Effect of non-crop vegetation types on conservation biological control of pests in olive groves.

D. Paredes, L. Cayuela, Geoffrey Gurr, M. Campos

Research output: Contribution to journalArticle

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Abstract

Conservation biological control (CBC) is an environmentally sound potential alternative to the use of chemical insecticides. It involves modifications of the environment to promote natural enemy activity on pests. Despite many CBC studies increasing abundance of natural enemies, there are far fewer demonstrations of reduced pest density and very little work has been conducted in olive crops. In this study we investigated the effects of four forms of non-crop vegetation on the abundance of two important pests: the olive psyllid (Euphyllura olivina) and the olive moth (Prays oleae). Areas of herbaceous vegetation and areas of woody vegetation near olive crops, and smaller patches of woody vegetation within olive groves, decreased pest abundance in the crop. Inter-row ground covers that are known to increase the abundance of some predators and parasitoids had no effect on the pests, possibly as a result of lack of synchrony between pests and natural enemies, lack of specificity or intra-guild predation. This study identifies examples of the right types of diversity for use in conservation biological control in olive production systems.
Original languageEnglish
Pages (from-to)15-15
Number of pages1
JournalPEERJ
Volume1:e116
DOIs
Publication statusPublished - 2013

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Biological Pest Control
groves
Olea
vegetation types
Conservation
biological control
pests
Crops
natural enemies
vegetation
Euphyllura
Prays oleae
Insecticides
plant pests
Hemiptera
Demonstrations
Psyllidae
Moths
Acoustic waves
crops

Cite this

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abstract = "Conservation biological control (CBC) is an environmentally sound potential alternative to the use of chemical insecticides. It involves modifications of the environment to promote natural enemy activity on pests. Despite many CBC studies increasing abundance of natural enemies, there are far fewer demonstrations of reduced pest density and very little work has been conducted in olive crops. In this study we investigated the effects of four forms of non-crop vegetation on the abundance of two important pests: the olive psyllid (Euphyllura olivina) and the olive moth (Prays oleae). Areas of herbaceous vegetation and areas of woody vegetation near olive crops, and smaller patches of woody vegetation within olive groves, decreased pest abundance in the crop. Inter-row ground covers that are known to increase the abundance of some predators and parasitoids had no effect on the pests, possibly as a result of lack of synchrony between pests and natural enemies, lack of specificity or intra-guild predation. This study identifies examples of the right types of diversity for use in conservation biological control in olive production systems.",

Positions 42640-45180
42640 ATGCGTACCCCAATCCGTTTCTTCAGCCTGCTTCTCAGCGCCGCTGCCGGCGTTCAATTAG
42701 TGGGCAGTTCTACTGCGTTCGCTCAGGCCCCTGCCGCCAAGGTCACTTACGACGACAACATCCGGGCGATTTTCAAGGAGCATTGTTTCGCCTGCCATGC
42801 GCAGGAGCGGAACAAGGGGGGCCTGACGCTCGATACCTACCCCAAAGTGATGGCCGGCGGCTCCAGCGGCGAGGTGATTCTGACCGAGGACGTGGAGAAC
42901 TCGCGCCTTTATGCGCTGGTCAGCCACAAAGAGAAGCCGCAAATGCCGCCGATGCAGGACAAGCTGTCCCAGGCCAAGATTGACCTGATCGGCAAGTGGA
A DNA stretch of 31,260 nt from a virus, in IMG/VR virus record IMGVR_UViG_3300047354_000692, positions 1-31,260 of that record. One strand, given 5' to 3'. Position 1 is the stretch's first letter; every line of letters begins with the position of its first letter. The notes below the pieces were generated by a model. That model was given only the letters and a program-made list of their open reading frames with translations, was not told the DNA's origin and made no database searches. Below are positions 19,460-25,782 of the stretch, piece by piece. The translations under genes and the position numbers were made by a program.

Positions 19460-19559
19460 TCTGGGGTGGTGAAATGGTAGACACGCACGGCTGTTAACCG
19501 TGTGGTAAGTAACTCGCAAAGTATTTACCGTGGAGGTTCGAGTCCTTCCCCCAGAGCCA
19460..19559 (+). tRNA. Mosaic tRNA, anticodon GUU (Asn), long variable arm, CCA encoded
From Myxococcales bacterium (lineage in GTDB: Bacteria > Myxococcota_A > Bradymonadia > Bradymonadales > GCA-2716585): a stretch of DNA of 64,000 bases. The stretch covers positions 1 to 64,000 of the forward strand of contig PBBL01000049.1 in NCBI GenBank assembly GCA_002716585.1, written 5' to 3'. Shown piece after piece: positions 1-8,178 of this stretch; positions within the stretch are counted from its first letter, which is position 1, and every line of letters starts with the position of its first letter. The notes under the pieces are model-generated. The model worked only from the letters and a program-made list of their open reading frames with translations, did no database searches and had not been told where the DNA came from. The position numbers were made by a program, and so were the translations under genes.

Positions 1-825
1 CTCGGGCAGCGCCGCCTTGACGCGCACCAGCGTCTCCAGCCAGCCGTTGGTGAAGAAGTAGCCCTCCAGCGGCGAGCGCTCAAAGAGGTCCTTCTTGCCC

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Effect of non-crop vegetation types on conservation biological control of pests in olive groves. / Paredes, D.; Cayuela, L.; Gurr, Geoffrey; Campos, M.

In: PEERJ, Vol. 1:e116, 2013, p. 15-15.

Research output: Contribution to journalArticle

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AU - Cayuela, L.

AU - Gurr, Geoffrey

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AB - Conservation biological control (CBC) is an environmentally sound potential alternative to the use of chemical insecticides. It involves modifications of the environment to promote natural enemy activity on pests. Despite many CBC studies increasing abundance of natural enemies, there are far fewer demonstrations of reduced pest density and very little work has been conducted in olive crops. In this study we investigated the effects of four forms of non-crop vegetation on the abundance of two important pests: the olive psyllid (Euphyllura olivina) and the olive moth (Prays oleae). Areas of herbaceous vegetation and areas of woody vegetation near olive crops, and smaller patches of woody vegetation within olive groves, decreased pest abundance in the crop. Inter-row ground covers that are known to increase the abundance of some predators and parasitoids had no effect on the pests, possibly as a result of lack of synchrony between pests and natural enemies, lack of specificity or intra-guild predation. This study identifies examples of the right types of diversity for use in conservation biological control in olive production systems.

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